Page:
UPDATE 2:25 p.m.: Tricia Modifica, a spokesman for CL&P, responded to concerns about its response to the Christmas Eve power outage:
It turns out, there were a few other outages happening in the area at the same time Monday night and unfortunately that delayed the work needed to be done to restore power. We know that restoration estimates are important for our customers to plan accordingly and we always want to do our best to give customers accurate information during an outage and we apologize if some customers did not receive timely updates in this case. This is certainly a learning opportunity to improve our communication going forward.
ORIGINAL STORY: A Christmas Eve car accident on the Post Road near the YMCA left roughly 600 Darienites without electricity until Christmas morning. The car took out a utility pole, which then had to be completely replaced, according to Connecticut Light & Power. The accident happened during the evening and repairs were not completed by CL&P until the following morning.
Police said the damage to the power lines was “substantial.” No one appeared to be injured, police added.
UPDATE 10:24 a.m.:
At least one resident contacted The Darien Times, lamenting the lack of communication from the town, CL&P and local media.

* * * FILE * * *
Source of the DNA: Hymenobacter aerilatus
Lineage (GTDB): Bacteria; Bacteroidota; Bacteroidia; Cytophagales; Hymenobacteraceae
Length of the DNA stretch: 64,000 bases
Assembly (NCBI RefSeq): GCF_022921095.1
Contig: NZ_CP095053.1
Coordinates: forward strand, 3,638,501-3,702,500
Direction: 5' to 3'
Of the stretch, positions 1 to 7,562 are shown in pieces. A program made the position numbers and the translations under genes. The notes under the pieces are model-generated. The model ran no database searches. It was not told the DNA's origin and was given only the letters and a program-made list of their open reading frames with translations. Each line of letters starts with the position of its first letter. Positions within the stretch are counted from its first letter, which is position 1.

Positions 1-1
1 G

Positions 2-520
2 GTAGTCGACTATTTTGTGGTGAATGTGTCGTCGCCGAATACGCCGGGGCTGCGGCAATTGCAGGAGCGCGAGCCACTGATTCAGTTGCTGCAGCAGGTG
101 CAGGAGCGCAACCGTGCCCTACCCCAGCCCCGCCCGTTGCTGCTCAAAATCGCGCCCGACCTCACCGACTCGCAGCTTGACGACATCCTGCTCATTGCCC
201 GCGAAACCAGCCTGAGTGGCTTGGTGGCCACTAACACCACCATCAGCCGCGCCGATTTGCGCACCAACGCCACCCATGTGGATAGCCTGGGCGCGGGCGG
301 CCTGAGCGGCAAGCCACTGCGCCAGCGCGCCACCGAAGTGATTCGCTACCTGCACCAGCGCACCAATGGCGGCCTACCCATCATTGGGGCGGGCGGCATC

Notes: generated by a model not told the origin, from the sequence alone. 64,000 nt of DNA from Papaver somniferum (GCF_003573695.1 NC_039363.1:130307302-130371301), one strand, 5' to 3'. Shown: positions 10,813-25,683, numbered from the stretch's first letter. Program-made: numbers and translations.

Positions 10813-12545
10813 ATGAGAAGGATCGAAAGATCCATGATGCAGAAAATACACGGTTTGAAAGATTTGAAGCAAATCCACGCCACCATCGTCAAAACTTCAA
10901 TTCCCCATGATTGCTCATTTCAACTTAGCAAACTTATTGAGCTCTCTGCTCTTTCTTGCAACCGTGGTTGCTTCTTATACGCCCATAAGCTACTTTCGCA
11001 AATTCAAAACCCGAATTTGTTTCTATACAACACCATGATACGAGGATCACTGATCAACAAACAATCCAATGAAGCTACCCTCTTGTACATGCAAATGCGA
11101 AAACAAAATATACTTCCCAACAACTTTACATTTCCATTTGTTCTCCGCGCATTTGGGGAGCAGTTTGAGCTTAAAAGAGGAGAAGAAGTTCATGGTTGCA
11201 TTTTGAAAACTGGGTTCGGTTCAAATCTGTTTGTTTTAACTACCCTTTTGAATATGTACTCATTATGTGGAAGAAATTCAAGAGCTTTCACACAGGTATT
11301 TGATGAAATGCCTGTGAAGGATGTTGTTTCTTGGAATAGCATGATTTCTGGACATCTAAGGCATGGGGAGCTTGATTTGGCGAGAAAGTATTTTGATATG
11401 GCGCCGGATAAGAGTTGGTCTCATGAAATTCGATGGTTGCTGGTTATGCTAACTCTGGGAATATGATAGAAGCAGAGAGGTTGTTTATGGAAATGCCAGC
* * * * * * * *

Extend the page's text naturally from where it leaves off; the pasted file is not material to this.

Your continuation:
““I understand that accidents like the one of the Post Road happen, but what I don’t understand is why it took 16 hours” to fix, stated Jim Cameron, a resident who writes a column for The Darien Times, in an email. “Because it was Christmas Eve/Day, I’m afraid that CL&P deliberately under-staffed the job to save money on overtime.”
A CL&P spokesperson told The Times that it had staff on call for Christmas Eve, but the company did not immediately respond to a later request for further comment.
First Selectman Jayme Stevenson told The Times that she got a call from police at 11:30 p.m. about the accident. She then checked the company’s outage map on its website, which indicated residents would have power back on in a few hours. By Christmas morning, however, power still hadn’t been restored.
“CL&P has the ability to communicate directly with their customers,” Stevenson said. During Sandy the company maintained open lines of communication with its customers, which, Stevenson added, is “the system they need to be employing when they have a big chunk of customers without power.”
Cameron said CL&P’s updates on time estimates for completion continued to increase throughout the evening, leaving those without power frustrated.
“When 8% of your town loses power, especially on a cold winter’s night, more needs to be done,” Cameron said.
Police sent out a town-wide Code Red Christmas morning regarding the outage. Stevenson, however, noted that CL&P needs to be more proactive in reaching out to the town and its customers during situations like this.
“The job of… the police department is public safety, it’s not to triage communications about power outages,” Stevenson said. “We’ll have that conversation of what [CL&P] needs to do when their customers are without power. It’s not an appropriate business model to have town government to play the communication liaison role.”